Global credit funds & CLO's
September 2020 | Issue 227
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September 2020 | Issue 227
Analysis CLOs
It’s been a while — how’s tricks?
Charlie_Dinning
Charlie Dinning
Data journalist
Tanvi Gupta headshot
Tanvi Gupta
Head of data journalism
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The primary CLO market has been open since April, but 41 managers have not managed to price a US CLO in over a year and a lack of access to equity capital means they may struggle to return
Although it is a crisis that has led to one of the sharpest ever drops in credit valuations, the coronavirus pandemic has not completely shut the primary CLO market, with 49 US and 23 European managers printing deals since April. In contrast, only four deals priced globally between September 2008, when Lehman Brothers filed for bankruptcy, and December 2009.
Nevertheless, many CLO managers are finding the situation difficult: 41 US managers have not priced a new issue deal in the past 12 months and 16 of those last accessed the primary CLO market in 2019.
Others though have been able to print CLOs since the primary market reopened in early April. In fact, 15 managers in the US and three in Europe have priced more than one deal since April. Of this group, AGL and Redding Ridge are the most prolific issuers in the US, with four new deals apiece since April, while GSO, Octagon, Palmer Square and PGIM have priced three each.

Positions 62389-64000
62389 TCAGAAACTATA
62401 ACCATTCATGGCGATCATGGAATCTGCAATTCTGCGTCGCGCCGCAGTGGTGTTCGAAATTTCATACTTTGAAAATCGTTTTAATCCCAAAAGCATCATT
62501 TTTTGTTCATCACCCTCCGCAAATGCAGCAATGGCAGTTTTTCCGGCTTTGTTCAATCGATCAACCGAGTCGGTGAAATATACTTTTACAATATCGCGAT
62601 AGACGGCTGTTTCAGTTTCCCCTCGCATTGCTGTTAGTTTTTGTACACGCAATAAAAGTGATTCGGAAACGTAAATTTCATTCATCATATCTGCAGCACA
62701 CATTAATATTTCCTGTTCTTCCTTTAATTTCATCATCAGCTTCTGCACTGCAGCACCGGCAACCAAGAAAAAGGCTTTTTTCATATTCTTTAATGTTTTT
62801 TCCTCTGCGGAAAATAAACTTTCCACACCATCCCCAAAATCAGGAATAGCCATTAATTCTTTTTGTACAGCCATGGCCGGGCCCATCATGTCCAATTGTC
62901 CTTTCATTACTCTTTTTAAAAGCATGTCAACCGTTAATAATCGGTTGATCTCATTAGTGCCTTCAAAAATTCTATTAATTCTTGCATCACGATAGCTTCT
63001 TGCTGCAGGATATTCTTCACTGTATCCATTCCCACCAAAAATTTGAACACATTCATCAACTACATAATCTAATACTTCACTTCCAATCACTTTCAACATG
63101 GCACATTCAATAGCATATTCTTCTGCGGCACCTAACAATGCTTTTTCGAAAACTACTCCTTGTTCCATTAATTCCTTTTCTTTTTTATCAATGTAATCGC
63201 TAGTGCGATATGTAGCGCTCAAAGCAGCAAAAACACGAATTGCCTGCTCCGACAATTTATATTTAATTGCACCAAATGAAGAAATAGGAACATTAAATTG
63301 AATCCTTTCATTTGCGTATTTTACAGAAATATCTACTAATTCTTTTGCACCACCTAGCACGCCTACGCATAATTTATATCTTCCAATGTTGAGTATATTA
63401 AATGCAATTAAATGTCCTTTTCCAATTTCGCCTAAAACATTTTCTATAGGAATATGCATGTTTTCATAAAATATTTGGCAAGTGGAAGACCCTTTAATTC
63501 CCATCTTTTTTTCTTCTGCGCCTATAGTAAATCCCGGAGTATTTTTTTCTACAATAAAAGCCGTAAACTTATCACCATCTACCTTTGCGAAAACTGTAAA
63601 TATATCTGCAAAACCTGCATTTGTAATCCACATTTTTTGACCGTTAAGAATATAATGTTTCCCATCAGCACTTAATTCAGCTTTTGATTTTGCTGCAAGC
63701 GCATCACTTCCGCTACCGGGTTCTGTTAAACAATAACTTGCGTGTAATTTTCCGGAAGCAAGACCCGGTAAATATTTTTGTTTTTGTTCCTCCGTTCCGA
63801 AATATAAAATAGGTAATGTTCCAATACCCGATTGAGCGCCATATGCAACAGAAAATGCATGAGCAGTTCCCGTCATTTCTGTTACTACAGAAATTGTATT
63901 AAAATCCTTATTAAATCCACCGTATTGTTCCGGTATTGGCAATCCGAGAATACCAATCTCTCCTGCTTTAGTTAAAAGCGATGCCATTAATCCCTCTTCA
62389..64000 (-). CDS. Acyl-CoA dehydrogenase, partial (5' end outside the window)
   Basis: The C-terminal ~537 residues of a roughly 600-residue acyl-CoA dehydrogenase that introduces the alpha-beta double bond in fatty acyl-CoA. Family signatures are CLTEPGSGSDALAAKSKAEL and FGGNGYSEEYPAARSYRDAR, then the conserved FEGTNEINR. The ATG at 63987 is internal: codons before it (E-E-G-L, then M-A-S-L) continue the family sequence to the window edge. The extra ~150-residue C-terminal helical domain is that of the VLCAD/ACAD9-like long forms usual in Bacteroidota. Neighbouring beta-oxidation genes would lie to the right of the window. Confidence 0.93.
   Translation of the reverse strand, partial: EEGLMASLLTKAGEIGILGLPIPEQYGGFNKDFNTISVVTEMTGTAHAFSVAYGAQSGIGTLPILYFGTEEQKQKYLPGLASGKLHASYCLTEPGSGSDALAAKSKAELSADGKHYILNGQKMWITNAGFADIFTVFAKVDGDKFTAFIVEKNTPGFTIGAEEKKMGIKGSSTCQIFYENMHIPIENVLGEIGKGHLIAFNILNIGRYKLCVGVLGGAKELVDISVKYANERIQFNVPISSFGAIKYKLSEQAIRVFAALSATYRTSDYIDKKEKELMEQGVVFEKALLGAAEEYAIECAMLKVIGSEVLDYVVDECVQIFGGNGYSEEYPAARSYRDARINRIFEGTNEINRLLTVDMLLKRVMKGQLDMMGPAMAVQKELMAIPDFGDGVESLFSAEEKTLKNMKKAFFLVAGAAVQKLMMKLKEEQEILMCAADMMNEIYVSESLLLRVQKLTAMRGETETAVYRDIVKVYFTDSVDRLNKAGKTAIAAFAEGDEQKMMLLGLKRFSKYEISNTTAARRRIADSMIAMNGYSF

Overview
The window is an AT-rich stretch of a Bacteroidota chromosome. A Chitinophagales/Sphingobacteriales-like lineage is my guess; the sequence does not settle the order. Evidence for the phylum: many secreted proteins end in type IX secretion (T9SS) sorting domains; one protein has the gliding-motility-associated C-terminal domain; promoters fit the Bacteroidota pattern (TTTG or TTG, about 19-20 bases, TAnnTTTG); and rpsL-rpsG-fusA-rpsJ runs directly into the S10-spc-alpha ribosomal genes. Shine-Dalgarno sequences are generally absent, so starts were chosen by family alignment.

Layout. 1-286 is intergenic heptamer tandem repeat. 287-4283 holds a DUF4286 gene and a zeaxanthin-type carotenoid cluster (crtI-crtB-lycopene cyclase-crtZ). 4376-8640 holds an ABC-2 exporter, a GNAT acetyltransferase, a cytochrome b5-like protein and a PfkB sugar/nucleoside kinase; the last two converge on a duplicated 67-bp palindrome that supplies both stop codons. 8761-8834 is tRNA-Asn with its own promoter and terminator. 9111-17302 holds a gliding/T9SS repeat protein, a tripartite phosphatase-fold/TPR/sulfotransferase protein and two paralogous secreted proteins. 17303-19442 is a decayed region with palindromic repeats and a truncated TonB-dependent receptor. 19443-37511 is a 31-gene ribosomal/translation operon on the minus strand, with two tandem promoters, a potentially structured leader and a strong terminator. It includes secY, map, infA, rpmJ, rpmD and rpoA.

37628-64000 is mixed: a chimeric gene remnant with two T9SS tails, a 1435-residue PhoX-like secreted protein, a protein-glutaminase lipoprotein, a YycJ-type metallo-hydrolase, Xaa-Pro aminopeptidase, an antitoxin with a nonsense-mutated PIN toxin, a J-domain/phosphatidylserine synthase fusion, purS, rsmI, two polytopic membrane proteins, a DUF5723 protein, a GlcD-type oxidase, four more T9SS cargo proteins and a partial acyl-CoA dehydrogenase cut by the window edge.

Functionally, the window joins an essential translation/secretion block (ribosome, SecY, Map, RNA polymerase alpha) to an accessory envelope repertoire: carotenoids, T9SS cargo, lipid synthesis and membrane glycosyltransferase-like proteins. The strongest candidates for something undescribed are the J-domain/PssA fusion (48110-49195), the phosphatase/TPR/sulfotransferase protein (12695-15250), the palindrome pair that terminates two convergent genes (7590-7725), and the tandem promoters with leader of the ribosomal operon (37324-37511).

CLO equity capital is key
The prolific issuers all have access to CLO equity capital, which means they can dictate the pace at which they deliver CLOs. Placing CLO equity with third party investors has been difficult this year, with high financing costs and short reinvestment periods proving an unattractive combination. One European CLO manager points out that third party CLO investors have had to contend with performance issues just as CLO managers have.

Another CLO portfolio manager agrees: “Large equity investors were getting marked down and cutting dividends — not many people are looking for new opportunities when there is a fire in their backyard.”

Year to date, AGL is leading in terms of volumes, with $2.6 billion versus $2.3 billion for Palmer Square and $2 billion for Redding Ridge. In Europe, CBAM, GSO and Redding Ridge are the only managers to have priced more than one deal since April. CBAM can celebrate a major achievement considering that its European CLOs are its first and second deals on the continent.
US CLOs: triple A spread quartiles
Source for all data: CLO-i
$2.6bn
Total year-to-date issuance by leading issuer AGL
CBAM’s Vendome Funding CLO priced on 5 June and Montmartre Euro CLO 2020-2 followed on 20 July. Europe has welcomed four debutants since April: AlbaCore, BlueBay, CBAM and Palmer Square.

LCM Asset Management and HPS Investment Partners are the largest managers missing from new issue action in the past 12 months in the US. HPS’s last new deal was HPS Loan Management 15-2019, which priced in July 2019, while LCM’s last new issue was LCM 29 in April 2019.